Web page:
Lords criticise European Commission’s financial regulation proposals

17 June 2009

The House of Lords EU Committee have today welcomed moves to improve the regulation and to strengthen the supervision of financial institutions and markets in the EU. But it criticised the European Commission for their failure to follow their own Better Regulation Principles in its latest proposals to regulate hedge funds.

The Committee’s report also warned that there are some real difficulties with Commission proposals for reform of EU supervisory bodies. The Committee were concerned that the UK Government had not set out their own thinking to influence the debate on these reforms.

The Committee welcomed steps agreed in recent months at EU level to improve the regulation of financial services by revising the capital requirements of institutions, increasing deposit guarantees across the EU and regulating credit rating agencies. The Committee recommended that the Commission work towards an overt counter-cyclical capital regime through further amendments to the Capital Requirements Directive in conjunction with changes to the Basel rules.

But the Committee were critical of the speed and manner with which the Commission have brought forward their latest proposals on regulating alternative fund managers. Rapid action must not come at the expense of thorough consultation, impact assessment and risk analysis by the Commission in line with their own Better Regulation Principles, said the Committee. They warned that EU regulations must not stifle European participation in global financial markets.

The Committee supported moves to set up a macro-prudential supervision body for financial services and markets in the EU. However, it recognised that the role of the ECB in such a body is a difficult issue given that the ECB is the Central Bank for the Eurozone but not for the whole EU. The Committee said that the Government’s thinking on role, powers and structure of this body appeared less than fully developed and urged the Government to remedy this if it is to influence final decisions in the coming months.

The Committee agreed that the de Larosière Report made a powerful case for reform of micro-prudential supervision of financial services in the single market. The Committee welcomed moves to establish colleges of supervisors for all major cross- border financial institutions in the EU. Going beyond that, the Committee recognised that further strengthening the powers of an EU-wide supervisory body is a matter of some controversy. There is a need to reconcile the limitations of the EC Treaty, the location of fiscal authority with Member States and the drive to improve micro-prudential supervision of financial services in the single market. The UK Government appear to differ from other Member States on these issues and need urgently to set out their proposals to influence the debate in the EU, said the Committee.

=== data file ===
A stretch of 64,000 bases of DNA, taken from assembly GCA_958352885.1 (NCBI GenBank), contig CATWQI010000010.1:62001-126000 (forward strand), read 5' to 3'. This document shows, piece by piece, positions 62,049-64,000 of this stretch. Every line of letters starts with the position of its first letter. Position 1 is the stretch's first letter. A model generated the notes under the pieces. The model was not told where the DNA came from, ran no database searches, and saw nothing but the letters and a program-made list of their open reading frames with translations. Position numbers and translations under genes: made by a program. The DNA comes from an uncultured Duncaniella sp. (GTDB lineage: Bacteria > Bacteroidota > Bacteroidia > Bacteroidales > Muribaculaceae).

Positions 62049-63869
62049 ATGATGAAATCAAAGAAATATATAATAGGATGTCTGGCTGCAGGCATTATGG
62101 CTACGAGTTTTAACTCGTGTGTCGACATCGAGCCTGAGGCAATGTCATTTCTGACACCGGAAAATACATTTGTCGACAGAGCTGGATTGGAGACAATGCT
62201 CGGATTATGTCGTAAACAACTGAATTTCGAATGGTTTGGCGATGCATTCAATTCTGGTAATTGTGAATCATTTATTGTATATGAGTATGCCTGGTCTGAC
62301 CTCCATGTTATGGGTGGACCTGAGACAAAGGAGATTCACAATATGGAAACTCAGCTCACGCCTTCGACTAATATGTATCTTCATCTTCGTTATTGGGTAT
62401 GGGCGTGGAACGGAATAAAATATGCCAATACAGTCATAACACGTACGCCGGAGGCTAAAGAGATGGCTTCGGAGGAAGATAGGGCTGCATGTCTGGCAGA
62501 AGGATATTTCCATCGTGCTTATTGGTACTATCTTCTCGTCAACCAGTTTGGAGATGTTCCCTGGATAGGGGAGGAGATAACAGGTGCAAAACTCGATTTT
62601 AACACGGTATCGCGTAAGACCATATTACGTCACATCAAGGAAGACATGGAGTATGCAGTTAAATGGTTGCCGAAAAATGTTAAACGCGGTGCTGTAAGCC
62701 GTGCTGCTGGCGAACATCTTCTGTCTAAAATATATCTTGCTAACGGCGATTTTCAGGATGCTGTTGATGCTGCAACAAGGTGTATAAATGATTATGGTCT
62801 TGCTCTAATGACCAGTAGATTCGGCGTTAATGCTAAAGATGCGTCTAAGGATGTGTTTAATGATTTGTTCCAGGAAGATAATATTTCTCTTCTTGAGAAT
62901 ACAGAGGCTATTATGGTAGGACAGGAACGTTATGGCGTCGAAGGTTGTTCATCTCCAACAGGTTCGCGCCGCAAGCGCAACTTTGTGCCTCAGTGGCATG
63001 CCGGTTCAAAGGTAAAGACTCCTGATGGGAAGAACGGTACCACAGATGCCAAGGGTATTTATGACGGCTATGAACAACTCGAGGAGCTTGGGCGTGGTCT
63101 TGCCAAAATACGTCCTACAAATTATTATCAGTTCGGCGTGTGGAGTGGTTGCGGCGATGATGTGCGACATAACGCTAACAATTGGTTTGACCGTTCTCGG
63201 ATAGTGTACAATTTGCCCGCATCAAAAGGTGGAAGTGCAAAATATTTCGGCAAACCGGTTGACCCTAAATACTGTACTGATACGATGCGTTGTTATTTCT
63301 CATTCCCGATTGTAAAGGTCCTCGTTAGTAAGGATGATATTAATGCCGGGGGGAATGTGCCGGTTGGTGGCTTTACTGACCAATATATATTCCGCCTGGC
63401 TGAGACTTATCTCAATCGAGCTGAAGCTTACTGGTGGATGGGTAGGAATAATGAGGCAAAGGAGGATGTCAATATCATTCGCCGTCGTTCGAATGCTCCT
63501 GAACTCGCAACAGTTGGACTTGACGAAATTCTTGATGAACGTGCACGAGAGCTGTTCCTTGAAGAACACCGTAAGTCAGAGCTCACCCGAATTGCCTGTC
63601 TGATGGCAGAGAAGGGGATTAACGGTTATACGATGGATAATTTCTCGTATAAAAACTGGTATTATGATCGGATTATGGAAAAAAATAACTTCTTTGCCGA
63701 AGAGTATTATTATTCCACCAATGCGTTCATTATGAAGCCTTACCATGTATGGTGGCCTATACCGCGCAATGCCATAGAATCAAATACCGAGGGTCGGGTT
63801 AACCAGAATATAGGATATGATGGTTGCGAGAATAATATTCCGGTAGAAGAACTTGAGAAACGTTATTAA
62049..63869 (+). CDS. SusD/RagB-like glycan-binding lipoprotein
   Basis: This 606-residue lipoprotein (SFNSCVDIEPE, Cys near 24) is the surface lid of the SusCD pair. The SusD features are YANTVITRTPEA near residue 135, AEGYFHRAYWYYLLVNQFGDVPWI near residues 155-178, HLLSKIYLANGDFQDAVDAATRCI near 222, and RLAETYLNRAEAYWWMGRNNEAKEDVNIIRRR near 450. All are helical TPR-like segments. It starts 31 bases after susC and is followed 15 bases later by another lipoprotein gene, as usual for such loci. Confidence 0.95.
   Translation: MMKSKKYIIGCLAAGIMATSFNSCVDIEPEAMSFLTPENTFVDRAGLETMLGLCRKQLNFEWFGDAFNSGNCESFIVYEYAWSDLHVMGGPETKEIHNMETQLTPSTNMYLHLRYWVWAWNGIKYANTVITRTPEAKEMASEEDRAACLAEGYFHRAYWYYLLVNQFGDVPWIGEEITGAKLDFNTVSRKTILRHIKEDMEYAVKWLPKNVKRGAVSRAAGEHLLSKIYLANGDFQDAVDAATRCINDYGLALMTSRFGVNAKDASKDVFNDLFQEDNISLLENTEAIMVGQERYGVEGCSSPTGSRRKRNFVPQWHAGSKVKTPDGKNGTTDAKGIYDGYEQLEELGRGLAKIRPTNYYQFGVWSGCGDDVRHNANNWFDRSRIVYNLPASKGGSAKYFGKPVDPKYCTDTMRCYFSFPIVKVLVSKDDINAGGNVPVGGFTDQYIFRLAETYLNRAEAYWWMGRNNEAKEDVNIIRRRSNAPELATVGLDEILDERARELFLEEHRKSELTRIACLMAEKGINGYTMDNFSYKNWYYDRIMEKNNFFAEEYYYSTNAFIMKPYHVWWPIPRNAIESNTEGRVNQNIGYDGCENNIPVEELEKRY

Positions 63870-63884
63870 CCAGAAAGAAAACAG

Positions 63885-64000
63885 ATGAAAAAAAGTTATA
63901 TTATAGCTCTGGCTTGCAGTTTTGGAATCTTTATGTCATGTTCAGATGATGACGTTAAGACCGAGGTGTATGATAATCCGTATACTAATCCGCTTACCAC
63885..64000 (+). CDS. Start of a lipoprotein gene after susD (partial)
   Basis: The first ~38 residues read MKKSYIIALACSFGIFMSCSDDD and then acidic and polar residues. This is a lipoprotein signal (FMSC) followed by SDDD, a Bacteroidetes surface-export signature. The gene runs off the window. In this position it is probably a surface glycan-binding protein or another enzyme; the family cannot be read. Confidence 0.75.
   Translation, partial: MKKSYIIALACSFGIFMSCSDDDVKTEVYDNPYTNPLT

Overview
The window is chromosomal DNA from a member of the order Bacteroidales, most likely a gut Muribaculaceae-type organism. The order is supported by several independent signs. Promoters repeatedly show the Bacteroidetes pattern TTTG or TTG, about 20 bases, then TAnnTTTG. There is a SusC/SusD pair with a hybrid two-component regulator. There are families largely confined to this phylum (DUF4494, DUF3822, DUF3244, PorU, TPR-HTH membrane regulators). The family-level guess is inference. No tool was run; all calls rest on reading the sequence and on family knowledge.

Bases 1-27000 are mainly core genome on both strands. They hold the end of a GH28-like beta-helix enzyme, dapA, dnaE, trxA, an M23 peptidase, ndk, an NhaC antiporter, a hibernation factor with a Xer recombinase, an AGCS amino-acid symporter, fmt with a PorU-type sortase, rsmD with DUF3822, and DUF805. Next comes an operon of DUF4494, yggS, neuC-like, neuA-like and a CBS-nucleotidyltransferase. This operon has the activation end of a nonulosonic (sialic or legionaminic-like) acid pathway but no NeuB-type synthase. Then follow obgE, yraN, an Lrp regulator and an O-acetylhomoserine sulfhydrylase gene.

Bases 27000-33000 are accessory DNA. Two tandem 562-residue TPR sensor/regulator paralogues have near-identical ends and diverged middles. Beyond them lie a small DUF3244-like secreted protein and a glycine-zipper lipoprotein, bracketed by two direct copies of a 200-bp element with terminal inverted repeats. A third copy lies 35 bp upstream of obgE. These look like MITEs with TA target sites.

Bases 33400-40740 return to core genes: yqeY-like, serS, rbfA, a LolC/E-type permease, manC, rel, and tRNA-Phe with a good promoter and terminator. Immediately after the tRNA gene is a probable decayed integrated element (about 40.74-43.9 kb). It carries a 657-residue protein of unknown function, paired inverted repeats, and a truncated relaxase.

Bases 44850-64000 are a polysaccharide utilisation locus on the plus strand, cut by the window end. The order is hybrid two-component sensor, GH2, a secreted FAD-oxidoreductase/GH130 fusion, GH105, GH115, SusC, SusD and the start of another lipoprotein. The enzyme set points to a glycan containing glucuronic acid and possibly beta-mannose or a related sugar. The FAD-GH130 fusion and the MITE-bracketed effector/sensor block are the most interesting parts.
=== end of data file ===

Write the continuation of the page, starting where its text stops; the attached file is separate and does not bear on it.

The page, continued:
Commenting Lord Woolmer, who chaired the Committee for this inquiry, said:

"The Government are right to enter discussions on EU efforts to strengthen EU-wide macro- and micro level supervision over the financial sector. Globally, every effort must be made to avoid the systemic failures we saw during the financial crisis – and within Europe the inconsistencies and weakness in the single market need ironing out. London and the UK more generally have a great deal to gain from this.

"But there are concerns. Financial services are a key, strategic industry for the UK. London operates in a global market place as well as in Europe. Many other EU member states do not share this perspective. The UK government must ensure these national interests are properly reflected in new regulations or in structural reforms.

"There are some worrying signs. The timing and pace of Commission proposals appeared dictated by the timetable of the European Parliament elections and the twilight days of the old Commission. The content of some proposals, especially those on regulation of Alternative Investment Funds, was rushed with insufficient consultation and a weak assessment of likely impacts. The UK government have appeared to be behind the ball game at times.

"Getting things done right is now more important than getting things done fast."

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